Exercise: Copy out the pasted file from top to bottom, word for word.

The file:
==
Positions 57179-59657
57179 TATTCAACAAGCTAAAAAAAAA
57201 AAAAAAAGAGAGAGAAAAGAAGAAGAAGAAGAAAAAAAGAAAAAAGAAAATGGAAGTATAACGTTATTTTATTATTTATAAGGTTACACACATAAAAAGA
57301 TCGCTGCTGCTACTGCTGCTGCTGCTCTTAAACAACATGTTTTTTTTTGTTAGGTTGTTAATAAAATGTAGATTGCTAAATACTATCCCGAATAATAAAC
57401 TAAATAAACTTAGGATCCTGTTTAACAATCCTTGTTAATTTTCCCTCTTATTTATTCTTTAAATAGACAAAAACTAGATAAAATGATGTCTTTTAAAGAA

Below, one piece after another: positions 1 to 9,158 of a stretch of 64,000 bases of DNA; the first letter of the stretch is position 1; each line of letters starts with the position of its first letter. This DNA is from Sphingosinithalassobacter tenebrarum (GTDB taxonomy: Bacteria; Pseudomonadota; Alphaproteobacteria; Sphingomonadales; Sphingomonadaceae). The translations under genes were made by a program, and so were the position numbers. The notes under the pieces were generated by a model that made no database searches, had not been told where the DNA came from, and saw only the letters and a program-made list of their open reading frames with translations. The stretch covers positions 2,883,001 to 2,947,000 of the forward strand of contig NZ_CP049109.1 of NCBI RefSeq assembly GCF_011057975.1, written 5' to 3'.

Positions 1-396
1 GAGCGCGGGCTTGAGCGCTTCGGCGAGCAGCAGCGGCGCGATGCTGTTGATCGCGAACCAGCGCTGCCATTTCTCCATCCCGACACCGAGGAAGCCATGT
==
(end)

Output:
Positions 57179-59657
57179 TATTCAACAAGCTAAAAAAAAA
57201 AAAAAAAGAGAGAGAAAAGAAGAAGAAGAAGAAAAAAAGAAAAAAGAAAATGGAAGTATAACGTTATTTTATTATTTATAAGGTTACACACATAAAAAGA
57301 TCGCTGCTGCTACTGCTGCTGCTGCTCTTAAACAACATGTTTTTTTTTGTTAGGTTGTTAATAAAATGTAGATTGCTAAATACTATCCCGAATAATAAAC
57401 TAAATAAACTTAGGATCCTGTTTAACAATCCTTGTTAATTTTCCCTCTTATTTATTCTTTAAATAGACAAAAACTAGATAAAATGATGTCTTTTAAAGAA

Below, one piece after another: positions 1 to 9,158 of a stretch of 64,000 bases of DNA; the first letter of the stretch is position 1; each line of letters starts with the position of its first letter. This DNA is from Sphingosinithalassobacter tenebrarum (GTDB taxonomy: Bacteria; Pseudomonadota; Alphaproteobacteria; Sphingomonadales; Sphingomonadaceae). The translations under genes were made by a program, and so were the position numbers. The notes under the pieces were generated by a model that made no database searches, had not been told where the DNA came from, and saw only the letters and a program-made list of their open reading frames with translations. The stretch covers positions 2,883,001 to 2,947,000 of the forward strand of contig NZ_CP049109.1 of NCBI RefSeq assembly GCF_011057975.1, written 5' to 3'.

Positions 1-396
1 GAGCGCGGGCTTGAGCGCTTCGGCGAGCAGCAGCGGCGCGATGCTGTTGATCGCGAACCAGCGCTGCCATTTCTCCATCCCGACACCGAGGAAGCCATGT